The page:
Amazon needs to pay back nearly $62 million in drivers' tips that it skimmed over the years, federal regulators said Tuesday. The Federal Trade Commission unveiled a complaint against the ecommerce giant on Tuesday alleging that Amazon's Flex program stole nearly $62 million in tips from its army of drivers between 2016 and 2019.
"Rather than passing along 100 percent of customers' tips to drivers, as it had promised to do, Amazon used the money itself," Daniel Kaufman, acting director of the FTC's Bureau of Consumer Protection, said in a statement.
News of the settlement comes as Amazon founder Jeff Bezos said he was, capping off a year of meteoric growth for the ecommerce company.
Launched in 2015, Amazon Flex allowed ordinary people to sign up for shifts using their personal car to deliver Amazon packages. Amazon advertised that drivers could make $18 to $25 an hour in the program and earn tips for certain deliveries, according to the FTC complaint. The company told drivers that it would "pass to you 100% of tips you earn"; it also told customers that "100% of your tips are passed on to your courier," according to the FTC complaint.
Soon after Amazon Flex launched, however, the company started skimming drivers' tips, the FTC claims. In late 2016, the company secretly switched to a variable-pay system, where the amount drivers earned would fluctuate based on an internal algorithm, regulators allege. Under this system, the complaint alleges, Amazon could advertise a payment of "$18-$24" for a particular delivery, but if a customer tipped $6, Amazon would only pay the driver $12, for an $18 total payment.
At that point, "Amazon decided to obscure from drivers that it was reducing their pay, and began reporting their earnings as a single lump sum that hid any distinction between customer tips and pay from Amazon," the complaint alleges. "Based on the information Amazon provided, drivers could not tell whether Amazon had contributed its minimum for the delivery block or a lesser amount, nor could drivers tell the amount of any customer tip."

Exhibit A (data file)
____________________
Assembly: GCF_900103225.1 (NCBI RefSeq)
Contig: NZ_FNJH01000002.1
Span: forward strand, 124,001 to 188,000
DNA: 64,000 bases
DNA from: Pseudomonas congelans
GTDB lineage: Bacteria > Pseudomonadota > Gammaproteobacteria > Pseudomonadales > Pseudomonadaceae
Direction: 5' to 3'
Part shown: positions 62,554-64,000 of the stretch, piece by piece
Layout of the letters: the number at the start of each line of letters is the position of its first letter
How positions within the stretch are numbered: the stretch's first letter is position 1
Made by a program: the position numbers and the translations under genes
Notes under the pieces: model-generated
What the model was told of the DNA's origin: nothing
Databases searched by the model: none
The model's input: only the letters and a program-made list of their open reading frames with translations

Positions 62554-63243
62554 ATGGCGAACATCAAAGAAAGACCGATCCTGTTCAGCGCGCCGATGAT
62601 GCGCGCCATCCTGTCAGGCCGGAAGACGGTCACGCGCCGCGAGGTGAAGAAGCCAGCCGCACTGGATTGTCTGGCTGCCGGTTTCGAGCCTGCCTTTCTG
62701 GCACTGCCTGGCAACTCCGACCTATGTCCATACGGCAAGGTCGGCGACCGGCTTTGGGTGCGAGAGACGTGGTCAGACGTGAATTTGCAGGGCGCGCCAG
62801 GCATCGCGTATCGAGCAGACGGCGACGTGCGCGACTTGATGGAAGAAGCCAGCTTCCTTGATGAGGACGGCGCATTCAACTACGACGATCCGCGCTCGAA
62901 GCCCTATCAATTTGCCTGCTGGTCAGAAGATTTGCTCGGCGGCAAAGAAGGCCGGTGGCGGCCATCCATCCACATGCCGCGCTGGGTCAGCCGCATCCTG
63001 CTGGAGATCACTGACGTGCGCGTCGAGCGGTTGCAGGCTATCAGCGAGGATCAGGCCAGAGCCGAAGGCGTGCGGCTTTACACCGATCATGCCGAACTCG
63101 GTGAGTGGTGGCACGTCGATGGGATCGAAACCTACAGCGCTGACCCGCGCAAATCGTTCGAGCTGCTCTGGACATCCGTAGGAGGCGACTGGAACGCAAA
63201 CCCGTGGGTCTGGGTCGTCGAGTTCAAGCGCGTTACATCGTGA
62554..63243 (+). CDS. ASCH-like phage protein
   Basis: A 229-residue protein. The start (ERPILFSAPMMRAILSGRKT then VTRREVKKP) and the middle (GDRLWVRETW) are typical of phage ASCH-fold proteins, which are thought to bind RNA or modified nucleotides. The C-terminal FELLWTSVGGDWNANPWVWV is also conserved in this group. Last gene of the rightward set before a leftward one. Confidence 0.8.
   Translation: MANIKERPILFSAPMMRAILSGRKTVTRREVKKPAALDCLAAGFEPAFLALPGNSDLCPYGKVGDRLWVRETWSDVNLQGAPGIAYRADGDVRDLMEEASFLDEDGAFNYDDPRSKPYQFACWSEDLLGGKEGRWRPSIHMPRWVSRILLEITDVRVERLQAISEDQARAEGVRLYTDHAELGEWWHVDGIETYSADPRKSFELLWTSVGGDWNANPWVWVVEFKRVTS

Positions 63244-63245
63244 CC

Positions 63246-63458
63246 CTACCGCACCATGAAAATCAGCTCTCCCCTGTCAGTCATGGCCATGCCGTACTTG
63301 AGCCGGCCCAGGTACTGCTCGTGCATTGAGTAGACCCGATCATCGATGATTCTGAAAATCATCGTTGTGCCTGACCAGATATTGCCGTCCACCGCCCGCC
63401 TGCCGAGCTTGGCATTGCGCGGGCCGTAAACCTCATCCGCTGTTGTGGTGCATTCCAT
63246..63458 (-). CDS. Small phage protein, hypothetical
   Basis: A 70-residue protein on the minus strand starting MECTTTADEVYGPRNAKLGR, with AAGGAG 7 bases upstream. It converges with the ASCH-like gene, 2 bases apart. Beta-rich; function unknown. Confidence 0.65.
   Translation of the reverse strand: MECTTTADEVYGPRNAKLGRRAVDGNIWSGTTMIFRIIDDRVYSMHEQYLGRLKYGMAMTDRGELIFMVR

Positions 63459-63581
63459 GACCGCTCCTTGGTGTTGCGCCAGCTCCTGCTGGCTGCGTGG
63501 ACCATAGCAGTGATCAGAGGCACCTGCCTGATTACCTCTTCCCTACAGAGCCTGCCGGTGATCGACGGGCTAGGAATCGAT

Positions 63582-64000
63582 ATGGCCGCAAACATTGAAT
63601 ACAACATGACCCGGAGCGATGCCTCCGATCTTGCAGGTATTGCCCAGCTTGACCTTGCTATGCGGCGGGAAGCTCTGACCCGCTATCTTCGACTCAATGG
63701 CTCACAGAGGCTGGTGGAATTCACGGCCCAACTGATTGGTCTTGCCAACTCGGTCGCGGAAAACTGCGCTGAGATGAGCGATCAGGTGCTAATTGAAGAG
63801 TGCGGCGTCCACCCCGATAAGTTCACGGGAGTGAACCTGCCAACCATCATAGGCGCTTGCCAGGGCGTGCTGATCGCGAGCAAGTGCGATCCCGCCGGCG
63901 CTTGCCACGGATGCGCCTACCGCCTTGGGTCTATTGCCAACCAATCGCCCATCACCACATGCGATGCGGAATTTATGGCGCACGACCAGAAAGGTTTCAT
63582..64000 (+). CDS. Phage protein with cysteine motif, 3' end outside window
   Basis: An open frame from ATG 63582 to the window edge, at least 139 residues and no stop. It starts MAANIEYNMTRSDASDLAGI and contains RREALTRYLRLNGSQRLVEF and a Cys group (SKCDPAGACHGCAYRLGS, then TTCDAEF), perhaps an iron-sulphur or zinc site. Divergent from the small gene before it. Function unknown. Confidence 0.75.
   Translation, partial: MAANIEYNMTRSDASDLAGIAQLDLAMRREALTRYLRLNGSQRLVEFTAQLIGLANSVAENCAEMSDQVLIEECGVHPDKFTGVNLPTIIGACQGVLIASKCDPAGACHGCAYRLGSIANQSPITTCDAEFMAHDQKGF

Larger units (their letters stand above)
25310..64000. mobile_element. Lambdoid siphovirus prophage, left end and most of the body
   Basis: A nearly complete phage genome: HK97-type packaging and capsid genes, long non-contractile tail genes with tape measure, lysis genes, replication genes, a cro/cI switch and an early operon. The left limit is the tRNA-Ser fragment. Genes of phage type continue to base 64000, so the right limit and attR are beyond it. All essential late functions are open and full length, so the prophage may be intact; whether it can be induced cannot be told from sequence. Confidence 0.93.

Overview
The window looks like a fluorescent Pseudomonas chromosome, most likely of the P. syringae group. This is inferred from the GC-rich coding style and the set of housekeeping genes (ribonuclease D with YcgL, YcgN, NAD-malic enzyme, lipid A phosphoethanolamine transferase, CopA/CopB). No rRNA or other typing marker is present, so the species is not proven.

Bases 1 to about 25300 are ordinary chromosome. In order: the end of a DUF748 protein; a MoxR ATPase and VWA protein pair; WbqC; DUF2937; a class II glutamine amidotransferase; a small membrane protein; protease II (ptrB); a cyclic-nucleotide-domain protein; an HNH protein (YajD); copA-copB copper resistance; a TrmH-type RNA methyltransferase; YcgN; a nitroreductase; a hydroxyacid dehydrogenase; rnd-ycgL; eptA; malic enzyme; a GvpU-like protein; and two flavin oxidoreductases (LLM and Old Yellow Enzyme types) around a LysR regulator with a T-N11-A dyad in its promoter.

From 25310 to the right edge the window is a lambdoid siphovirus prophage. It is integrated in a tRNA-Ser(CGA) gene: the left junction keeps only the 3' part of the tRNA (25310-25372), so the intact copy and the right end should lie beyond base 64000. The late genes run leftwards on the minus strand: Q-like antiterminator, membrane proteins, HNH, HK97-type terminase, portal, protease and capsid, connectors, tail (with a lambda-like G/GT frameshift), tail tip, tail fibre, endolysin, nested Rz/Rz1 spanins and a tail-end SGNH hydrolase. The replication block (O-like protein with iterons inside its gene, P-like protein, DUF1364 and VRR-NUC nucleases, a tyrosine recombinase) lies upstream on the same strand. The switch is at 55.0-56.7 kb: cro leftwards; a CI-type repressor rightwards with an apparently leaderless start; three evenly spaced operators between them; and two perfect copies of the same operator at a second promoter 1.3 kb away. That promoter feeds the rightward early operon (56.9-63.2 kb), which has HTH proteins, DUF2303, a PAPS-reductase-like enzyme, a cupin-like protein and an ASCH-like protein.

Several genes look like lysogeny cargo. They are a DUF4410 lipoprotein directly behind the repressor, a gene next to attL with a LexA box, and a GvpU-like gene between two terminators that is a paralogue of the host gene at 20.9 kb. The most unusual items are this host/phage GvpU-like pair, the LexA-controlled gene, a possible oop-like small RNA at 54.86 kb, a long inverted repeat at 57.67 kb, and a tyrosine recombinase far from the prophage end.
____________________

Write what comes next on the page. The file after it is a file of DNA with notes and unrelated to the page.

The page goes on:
Amazon also discouraged customers from tipping in cash, with the app saying that "cash is not accepted upon delivery."
"Huge PR risk"
Hundreds of drivers saw their pay decrease and complained to Amazon, the FTC said, but the company responded to them with canned emails saying that "delivery partners still earn $18-25 per hour including 100% of customer tips," the complaint says. At the same time, Amazon employees circulated these complaints internally and acknowledged that the issue was "a huge PR risk for Amazon," the complaint alleges.
Only when the FTC told Amazon it was being investigated did the company change its pay practices, announcing to drivers in August 2019 that it was implementing an "Updated Earnings Experience," which was in fact the payment scheme Flex used upon its initial launch.
Amazon did not admit wrongdoing as part of the settlement. The company will be required to pay $61.7 million to the FTC, which the agency will distribute to drivers. The agreement also formally bars the company from lying about tips in the future and requires it to get drivers' consent before changing payment models.
"While we disagree that the historical way we reported pay to drivers was unclear, we added additional clarity in 2019 and are pleased to put this matter behind us," an Amazon spokesperson told CBS News in a statement. "Amazon Flex delivery partners play an important role in serving customers every day, which is why they earn among the best in the industry at over $25 per hour on average."
FTC commissioner Rohit Chopra urged the agency to impose further penalties and investigate if Amazon broke anti-monopoly laws, noting that the alleged scheme "likely produced significant benefits for the company."
"[T]his cannot be the only action we take to protect workers and families from dominant middlemen. The FTC will also need to carefully examine whether tech platforms are engaging in anticompetitive conduct that hoodwinks workers and crushes law-abiding competitors," Chopra said in a statement. "While Amazon.com is one of the largest, most powerful, and most feared firms in the world, the company cannot be above the law."
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